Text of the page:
While this occurs, Google creates algorithms meant to stymie the free speech of conservative Americans. Many Google employees believe we Rightists are racists, fascists, bigots, war mongers, and homophobes. They hate those of us on the Right for the same reason they refuse to do business with the U.S. military (missing, apparently, the fact that today’s military is increasingly Left-leaning itself). We embody the America of their fathers and grandfathers; we symbolize the America they hate. It also happens to be the America that the Chinese Communist Party despises. So that’s two things they have in common.
Rightists should stop being outraged that their free speech is being infringed upon by a corporation that routinely collects and sells the personal data of its users to the highest bidder, refuses to work with the “warmongering” Pentagon, and gladly jumps into bed with the Chinese Communist Party. Instead, we should support calls to better regulate Google and other tech firms, so that they cannot act with as much impunity as they have done.
Meanwhile, conservatives should drop their obsession with Ayn Rand for a moment and recognize that the U.S. government needs more power to prevent American tech firms from doing business with China.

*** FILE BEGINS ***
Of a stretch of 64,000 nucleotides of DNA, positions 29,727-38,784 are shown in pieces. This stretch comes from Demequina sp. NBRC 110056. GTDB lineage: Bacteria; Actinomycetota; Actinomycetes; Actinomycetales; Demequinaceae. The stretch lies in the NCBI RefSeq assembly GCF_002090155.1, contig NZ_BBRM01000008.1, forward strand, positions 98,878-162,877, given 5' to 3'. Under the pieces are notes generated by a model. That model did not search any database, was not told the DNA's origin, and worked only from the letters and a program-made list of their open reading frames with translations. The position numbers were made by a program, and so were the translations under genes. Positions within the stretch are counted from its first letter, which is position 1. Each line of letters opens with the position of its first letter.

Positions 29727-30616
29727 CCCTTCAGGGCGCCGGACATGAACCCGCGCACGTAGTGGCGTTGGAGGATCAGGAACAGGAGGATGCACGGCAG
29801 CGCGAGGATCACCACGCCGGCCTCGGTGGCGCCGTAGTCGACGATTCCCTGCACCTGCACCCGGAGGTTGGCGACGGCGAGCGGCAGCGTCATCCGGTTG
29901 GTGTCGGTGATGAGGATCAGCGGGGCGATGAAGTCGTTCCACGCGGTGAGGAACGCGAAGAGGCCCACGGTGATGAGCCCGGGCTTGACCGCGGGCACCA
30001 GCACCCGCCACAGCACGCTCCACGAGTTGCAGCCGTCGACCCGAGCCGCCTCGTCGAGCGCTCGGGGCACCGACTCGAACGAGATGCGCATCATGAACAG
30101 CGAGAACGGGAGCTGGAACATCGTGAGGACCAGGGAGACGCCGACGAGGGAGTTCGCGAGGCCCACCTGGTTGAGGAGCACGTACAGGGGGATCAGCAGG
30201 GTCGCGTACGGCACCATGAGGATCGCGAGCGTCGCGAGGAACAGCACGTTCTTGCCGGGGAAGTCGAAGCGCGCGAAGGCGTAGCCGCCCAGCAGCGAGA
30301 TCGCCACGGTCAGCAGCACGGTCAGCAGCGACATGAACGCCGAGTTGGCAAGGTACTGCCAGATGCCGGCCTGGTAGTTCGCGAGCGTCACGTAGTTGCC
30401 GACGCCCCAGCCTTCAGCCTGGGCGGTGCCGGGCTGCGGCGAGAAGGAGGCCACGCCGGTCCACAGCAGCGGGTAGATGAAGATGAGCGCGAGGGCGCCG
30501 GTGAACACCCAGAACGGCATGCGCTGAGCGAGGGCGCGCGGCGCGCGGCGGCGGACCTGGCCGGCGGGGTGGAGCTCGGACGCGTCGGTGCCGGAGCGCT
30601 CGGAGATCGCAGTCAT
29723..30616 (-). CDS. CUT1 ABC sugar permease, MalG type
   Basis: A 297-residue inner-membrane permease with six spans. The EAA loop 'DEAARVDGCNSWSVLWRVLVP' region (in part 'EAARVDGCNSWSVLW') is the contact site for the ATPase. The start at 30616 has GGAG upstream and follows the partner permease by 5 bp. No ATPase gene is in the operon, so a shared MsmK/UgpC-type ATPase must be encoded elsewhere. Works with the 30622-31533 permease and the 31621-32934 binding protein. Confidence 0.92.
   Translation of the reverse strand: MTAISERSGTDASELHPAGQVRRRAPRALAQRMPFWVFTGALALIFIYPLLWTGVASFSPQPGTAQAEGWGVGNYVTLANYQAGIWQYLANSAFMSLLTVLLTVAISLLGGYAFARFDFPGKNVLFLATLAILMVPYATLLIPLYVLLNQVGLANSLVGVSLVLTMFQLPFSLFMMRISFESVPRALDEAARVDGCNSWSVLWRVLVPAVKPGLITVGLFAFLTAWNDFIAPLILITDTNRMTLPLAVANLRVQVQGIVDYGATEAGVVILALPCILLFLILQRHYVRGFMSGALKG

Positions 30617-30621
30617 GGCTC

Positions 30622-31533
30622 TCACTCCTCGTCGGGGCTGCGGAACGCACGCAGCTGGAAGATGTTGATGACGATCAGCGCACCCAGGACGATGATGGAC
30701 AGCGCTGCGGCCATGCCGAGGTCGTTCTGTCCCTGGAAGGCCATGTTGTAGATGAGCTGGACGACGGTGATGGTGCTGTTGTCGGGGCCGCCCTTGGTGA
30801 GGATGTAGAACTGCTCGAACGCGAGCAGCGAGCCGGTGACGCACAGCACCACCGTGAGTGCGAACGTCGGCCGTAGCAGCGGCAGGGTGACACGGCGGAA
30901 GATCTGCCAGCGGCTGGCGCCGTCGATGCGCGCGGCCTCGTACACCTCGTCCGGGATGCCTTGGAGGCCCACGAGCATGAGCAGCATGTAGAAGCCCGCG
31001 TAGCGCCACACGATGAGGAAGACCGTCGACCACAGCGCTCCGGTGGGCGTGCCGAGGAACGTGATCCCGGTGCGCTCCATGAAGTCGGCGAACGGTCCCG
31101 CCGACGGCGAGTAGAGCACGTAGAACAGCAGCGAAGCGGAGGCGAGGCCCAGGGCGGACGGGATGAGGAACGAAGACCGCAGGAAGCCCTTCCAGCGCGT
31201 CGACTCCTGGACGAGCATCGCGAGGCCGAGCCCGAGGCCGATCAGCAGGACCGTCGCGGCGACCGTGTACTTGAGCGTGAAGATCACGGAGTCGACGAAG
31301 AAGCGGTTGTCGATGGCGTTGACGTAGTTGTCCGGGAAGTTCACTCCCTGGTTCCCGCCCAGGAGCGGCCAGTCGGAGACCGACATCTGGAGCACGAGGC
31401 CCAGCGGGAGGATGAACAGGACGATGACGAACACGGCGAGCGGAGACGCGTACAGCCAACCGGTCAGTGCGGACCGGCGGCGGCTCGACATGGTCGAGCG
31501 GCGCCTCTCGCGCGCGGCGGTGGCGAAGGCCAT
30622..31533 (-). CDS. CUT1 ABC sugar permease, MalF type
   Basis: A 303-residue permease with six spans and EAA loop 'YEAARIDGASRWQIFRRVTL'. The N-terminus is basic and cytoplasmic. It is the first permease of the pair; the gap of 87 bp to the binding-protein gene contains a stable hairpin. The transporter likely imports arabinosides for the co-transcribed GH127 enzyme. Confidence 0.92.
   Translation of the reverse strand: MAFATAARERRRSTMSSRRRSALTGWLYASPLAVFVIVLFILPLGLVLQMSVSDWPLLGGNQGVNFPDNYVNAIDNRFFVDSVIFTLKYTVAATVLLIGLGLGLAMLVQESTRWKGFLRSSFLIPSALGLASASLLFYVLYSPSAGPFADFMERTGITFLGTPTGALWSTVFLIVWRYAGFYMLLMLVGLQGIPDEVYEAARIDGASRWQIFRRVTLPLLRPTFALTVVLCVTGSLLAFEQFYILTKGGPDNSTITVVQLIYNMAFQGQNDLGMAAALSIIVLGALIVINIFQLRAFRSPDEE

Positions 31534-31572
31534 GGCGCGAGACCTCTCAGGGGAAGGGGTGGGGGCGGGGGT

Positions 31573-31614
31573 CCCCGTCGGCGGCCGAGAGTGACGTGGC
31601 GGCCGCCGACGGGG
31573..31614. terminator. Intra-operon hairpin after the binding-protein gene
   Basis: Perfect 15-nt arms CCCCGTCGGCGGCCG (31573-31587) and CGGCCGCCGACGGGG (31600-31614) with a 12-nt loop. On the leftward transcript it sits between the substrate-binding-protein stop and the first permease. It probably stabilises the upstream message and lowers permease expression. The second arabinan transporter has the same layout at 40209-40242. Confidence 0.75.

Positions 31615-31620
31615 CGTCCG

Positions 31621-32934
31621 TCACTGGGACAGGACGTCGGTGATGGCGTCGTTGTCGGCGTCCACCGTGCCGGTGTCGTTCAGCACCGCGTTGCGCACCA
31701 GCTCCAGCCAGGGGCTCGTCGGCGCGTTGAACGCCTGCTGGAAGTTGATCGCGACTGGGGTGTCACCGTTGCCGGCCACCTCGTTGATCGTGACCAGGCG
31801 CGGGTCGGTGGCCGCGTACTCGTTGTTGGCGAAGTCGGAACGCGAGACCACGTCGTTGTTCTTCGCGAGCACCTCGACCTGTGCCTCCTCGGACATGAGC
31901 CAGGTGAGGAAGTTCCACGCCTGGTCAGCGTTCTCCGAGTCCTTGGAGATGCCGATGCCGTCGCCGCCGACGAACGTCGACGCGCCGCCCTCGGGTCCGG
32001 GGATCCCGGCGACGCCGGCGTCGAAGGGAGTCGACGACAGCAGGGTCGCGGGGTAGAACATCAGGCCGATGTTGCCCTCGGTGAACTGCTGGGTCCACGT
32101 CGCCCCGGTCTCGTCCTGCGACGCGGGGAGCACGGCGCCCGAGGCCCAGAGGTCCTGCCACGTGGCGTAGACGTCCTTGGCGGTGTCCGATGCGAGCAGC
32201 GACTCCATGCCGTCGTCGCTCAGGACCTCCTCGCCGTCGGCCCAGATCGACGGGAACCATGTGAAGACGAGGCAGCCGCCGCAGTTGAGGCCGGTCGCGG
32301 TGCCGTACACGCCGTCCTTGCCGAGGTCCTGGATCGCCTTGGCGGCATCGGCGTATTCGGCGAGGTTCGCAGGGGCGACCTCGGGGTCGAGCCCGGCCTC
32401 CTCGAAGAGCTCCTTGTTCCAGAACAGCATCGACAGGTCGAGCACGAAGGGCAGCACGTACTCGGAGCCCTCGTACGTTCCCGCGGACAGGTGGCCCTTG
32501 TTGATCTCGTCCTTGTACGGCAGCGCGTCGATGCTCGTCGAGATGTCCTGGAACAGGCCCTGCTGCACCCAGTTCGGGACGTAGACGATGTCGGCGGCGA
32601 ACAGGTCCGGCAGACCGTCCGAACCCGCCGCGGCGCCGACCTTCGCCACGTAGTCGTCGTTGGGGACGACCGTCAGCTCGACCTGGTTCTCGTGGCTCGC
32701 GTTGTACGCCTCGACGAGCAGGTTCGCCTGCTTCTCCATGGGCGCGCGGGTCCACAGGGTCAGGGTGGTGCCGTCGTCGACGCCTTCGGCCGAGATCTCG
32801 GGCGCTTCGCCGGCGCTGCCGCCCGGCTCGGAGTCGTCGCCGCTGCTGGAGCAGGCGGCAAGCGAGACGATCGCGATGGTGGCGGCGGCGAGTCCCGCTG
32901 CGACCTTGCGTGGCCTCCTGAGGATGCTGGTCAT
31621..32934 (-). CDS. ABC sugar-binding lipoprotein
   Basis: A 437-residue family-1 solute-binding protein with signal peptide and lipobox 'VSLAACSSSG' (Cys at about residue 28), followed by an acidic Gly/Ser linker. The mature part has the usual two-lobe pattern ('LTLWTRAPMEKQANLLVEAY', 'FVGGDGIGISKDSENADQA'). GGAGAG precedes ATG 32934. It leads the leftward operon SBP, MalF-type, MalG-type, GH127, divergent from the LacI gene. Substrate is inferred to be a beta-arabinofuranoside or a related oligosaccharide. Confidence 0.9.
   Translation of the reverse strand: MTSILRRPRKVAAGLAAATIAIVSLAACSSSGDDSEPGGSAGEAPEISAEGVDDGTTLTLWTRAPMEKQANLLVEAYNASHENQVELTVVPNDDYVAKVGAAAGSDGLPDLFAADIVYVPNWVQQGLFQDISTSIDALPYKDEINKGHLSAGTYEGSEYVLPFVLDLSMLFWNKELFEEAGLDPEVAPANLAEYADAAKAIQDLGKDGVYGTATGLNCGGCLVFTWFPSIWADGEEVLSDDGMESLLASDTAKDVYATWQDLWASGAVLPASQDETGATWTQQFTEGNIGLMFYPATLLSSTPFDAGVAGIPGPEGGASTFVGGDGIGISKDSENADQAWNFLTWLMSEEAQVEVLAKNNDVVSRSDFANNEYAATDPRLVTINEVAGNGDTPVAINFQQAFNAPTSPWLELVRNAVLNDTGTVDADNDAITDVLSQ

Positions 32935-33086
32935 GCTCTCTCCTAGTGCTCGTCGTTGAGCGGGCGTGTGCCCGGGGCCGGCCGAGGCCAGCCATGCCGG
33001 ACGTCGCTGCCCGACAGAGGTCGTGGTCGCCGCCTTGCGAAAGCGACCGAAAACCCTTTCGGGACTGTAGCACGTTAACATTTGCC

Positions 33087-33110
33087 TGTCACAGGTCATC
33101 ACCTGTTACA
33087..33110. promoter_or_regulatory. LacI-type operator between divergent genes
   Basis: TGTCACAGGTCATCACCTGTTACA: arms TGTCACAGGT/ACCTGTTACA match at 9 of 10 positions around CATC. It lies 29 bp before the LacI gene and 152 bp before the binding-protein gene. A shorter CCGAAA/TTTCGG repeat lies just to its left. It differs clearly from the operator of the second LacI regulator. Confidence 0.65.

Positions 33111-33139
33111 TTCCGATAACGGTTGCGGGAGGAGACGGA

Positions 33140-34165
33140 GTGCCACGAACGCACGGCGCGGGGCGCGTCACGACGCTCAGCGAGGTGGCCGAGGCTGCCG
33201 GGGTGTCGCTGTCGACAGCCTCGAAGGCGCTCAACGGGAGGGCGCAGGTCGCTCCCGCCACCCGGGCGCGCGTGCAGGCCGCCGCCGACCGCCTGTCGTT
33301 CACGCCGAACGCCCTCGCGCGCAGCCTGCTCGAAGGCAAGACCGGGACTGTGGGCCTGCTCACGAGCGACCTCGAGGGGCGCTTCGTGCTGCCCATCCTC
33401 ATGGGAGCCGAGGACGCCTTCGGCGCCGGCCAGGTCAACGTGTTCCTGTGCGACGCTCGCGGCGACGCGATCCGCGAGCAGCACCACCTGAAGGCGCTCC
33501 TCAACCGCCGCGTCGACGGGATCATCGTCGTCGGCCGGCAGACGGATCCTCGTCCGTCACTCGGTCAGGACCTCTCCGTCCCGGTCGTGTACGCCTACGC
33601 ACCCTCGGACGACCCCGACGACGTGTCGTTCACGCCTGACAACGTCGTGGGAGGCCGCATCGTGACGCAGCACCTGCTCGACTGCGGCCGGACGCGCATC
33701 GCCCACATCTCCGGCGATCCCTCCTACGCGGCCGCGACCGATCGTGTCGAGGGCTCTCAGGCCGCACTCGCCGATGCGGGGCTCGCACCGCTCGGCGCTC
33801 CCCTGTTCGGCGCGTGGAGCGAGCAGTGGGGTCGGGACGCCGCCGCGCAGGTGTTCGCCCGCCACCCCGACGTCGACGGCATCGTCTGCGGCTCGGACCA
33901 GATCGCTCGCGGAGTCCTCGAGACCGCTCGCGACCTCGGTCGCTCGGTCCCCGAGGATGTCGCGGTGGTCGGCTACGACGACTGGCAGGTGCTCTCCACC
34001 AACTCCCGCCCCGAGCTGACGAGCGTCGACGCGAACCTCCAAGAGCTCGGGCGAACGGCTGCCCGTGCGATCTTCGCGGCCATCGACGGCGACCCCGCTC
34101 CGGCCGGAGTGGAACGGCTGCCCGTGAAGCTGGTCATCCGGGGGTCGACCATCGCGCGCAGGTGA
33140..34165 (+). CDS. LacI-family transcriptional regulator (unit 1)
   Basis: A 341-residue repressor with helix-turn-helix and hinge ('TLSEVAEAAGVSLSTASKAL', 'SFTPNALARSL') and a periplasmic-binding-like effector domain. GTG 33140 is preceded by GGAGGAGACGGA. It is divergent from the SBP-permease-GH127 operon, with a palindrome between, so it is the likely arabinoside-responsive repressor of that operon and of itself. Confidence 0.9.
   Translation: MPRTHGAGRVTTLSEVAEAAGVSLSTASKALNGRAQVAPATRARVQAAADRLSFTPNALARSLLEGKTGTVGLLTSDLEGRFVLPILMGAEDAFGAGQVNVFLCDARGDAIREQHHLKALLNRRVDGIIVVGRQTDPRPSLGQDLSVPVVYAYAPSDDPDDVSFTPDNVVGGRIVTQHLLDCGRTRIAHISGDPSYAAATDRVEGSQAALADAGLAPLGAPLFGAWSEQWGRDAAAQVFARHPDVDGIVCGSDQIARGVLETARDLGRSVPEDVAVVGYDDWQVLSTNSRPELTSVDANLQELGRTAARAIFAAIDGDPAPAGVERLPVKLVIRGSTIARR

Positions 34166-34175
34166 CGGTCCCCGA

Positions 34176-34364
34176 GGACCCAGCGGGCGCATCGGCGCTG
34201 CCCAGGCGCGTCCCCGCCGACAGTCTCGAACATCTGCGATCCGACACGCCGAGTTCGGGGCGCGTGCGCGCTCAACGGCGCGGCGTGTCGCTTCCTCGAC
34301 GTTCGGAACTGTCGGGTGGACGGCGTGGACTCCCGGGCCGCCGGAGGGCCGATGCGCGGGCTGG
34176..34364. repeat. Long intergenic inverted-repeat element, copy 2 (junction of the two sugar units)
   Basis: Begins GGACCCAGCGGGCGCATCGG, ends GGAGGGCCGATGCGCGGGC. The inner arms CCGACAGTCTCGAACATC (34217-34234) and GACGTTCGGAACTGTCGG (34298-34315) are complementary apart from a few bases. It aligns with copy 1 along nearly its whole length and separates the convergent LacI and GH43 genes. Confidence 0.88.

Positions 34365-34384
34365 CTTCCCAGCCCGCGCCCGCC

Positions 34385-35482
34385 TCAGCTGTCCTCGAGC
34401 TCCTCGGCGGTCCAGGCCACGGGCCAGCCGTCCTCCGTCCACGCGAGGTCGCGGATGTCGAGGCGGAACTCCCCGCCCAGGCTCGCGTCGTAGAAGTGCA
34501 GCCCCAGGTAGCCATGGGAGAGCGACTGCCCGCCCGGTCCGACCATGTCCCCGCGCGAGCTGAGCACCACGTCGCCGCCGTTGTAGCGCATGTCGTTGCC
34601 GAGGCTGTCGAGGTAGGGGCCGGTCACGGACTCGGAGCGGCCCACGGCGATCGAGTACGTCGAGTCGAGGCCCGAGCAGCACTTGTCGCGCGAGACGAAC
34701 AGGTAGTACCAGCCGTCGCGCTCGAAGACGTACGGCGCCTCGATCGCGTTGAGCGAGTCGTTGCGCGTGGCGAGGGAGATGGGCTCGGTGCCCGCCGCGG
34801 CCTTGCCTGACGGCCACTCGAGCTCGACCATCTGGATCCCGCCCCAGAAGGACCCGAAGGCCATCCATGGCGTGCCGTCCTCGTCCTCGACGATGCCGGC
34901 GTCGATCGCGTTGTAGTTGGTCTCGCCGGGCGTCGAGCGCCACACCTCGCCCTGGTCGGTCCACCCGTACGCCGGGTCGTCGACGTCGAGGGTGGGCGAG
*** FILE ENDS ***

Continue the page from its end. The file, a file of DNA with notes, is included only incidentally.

In that regard, the powers of the Committee on Foreign Investment in the United States (CFIUS) should be greatly expanded. This group is the best way to complicate Google’s (and other corporations’) attempts to sell us out to China. According to the United States Treasury Department, “CFIUS is an interagency committee authorized to review certain transactions involving foreign investment in the United States (‘covered transactions’), in order to determine the effect of such transactions on the national security of the United States.” If a foreign trade is determined to be a national security threat, then CFIUS can block that trade. This happened several years ago when Fairchild Semiconductor was forced to reject an acquisition offer from a Chinese firm. CFIUS blocked the deal out of fear that China would be able to corner the all-important semiconductor industry. CFIUS needs more robust powers, though, to fully defend against Chinese attempts to gain access to critical American technology through trade.
Also, the Pentagon should increase its understanding of the threat that unfettered free trade between U.S. tech companies and China poses to our country.